Severe coronary heart disease

Hi there,

I've been on this site for 4-5 years due to my inflammatory arthritis. I was taken into hospital with pains in July and had an angiogram on 8th September. Told I would be in to either see surgeon or for stents in 4-5 weeks. Still no appointment and I'm getting worried. I know it's severe and 2 arteries 70-80% blocked plus another blocked midcourse. They have agreed to do stents. This has now taken over my mind from the RA!

My question is, has anyone else been in this position and know just how severe this is? I know it's not an RA question but could really do with help as I can't find what I'm looking for through google. Am tired of ringing hospital and leaving messages on the answerphone and not getting a response!

11 Replies

  • I have no idea I'm afraid - but even tho' the NHS is in a dire state they are still alert to not leaving patients in dangerous conditions so if they don't think it's a blue light issue needing immediate treatment then it probably isn't. Have you spoken to your GP about it? He or she may be able to explain the position you're in more clearly, and also nag for an earlier appointment on your behalf. Either that or turn up at A&E saying you have chest pains.....

    In the meantime make sure you look after yourself, good food, gentle exercise and rest.

  • Thanks for replying. I saw my GP and she is also chasing them as believes it should have been dealt with. I sometimes wonder if age comes into it. I'm female 62.

  • 62 is no age! If you were 95 they might be a slight hesitancy, but mid 60's there should be no concern at all. On the contrary a good team will recognise that stents now will give you a qualityof life long into the future and thoroughly worthwhile.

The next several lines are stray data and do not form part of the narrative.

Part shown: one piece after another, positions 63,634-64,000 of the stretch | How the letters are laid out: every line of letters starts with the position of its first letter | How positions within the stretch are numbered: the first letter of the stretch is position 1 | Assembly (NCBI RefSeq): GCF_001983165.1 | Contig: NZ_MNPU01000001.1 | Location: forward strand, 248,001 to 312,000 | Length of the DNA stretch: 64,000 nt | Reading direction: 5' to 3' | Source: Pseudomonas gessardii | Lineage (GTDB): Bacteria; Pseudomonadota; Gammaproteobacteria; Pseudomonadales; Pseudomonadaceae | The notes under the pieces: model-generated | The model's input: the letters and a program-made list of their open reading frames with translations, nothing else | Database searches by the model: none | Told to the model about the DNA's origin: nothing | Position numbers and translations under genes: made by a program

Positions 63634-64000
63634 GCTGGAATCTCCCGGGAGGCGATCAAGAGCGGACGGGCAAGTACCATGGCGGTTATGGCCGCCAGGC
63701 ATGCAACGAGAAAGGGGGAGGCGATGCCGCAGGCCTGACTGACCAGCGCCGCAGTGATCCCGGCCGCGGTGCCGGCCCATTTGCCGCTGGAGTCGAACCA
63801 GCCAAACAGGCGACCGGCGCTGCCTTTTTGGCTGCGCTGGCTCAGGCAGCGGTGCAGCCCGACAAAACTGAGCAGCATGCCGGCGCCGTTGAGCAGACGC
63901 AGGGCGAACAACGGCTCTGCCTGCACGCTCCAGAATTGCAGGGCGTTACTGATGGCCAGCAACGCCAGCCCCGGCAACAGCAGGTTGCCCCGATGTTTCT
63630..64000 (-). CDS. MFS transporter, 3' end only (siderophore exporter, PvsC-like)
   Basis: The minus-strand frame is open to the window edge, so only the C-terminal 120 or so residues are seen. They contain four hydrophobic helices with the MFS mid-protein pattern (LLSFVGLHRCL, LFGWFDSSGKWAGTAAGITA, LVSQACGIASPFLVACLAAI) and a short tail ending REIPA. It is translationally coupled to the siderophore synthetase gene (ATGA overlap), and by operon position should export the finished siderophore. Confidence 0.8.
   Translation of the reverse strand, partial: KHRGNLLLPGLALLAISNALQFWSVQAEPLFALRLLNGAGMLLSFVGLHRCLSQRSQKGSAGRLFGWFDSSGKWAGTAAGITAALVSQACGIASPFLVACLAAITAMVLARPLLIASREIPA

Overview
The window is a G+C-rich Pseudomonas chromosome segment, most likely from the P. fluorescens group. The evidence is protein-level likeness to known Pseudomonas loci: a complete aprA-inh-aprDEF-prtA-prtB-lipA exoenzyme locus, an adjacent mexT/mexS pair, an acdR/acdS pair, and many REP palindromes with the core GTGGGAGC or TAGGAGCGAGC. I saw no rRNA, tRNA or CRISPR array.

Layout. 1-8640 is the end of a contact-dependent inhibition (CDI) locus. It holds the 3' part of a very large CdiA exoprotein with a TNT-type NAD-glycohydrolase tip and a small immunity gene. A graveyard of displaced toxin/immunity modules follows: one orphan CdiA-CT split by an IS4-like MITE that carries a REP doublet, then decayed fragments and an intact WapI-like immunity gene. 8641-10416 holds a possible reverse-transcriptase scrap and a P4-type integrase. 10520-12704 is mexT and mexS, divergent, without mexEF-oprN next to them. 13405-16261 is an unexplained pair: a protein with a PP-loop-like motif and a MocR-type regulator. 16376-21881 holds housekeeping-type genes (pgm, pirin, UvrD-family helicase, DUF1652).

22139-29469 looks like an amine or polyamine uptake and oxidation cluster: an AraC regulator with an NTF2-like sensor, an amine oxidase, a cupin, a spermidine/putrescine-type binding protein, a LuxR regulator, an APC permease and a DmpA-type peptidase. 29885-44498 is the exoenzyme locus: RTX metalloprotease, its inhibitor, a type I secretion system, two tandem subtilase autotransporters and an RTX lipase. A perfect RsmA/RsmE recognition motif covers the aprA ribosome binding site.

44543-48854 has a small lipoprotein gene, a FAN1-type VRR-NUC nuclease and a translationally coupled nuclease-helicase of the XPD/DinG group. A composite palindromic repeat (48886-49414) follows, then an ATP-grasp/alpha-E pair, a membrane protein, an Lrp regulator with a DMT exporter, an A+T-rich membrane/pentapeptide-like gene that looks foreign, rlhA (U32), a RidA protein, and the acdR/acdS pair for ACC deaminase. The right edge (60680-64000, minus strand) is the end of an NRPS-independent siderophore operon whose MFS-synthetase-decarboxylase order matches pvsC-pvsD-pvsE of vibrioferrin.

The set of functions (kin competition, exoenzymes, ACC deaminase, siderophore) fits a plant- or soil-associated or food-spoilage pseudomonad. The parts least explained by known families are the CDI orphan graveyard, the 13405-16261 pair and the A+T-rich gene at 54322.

• Sorry if I sounds like a broken record but check what you are eating. A bbc programme last week argued to avoid all processed meats for instance as these carry a high risk of heart disease. Stop them and your problems can go away. Ldl clohesterol comes from meat and dairy. stop them and...

  • See your gp and get them to check to see what is happening if the hospital said 6 weeks they should have been in touch.

  • I wonder if it is at all possible to go to another hospital as that one sounds overloaded. Although the NHS spends a high proportion of its budget on heart disease, and it is an NHS priority, there are still long waiting lists in certain areas - whilst other areas seem to be either overfunded or have a healthier population. As an example, my mother waited over ten years for a coronary bypass during which time she had three mild heart attacks, whilst a lady I knew in my part of London (ex-nurse) was admitted within two weeks. My mother was in a far worse state. Of course, London has a much younger population and many young working people are privately insured.

    Sometimes, though, it depends on what you say and how much fuss you make. The nurse in question saw a private consultant and said she was going dizzy - hence she had the operation on the NHS within a few days as dizziness is a sign of impending heart attack which can be fatal.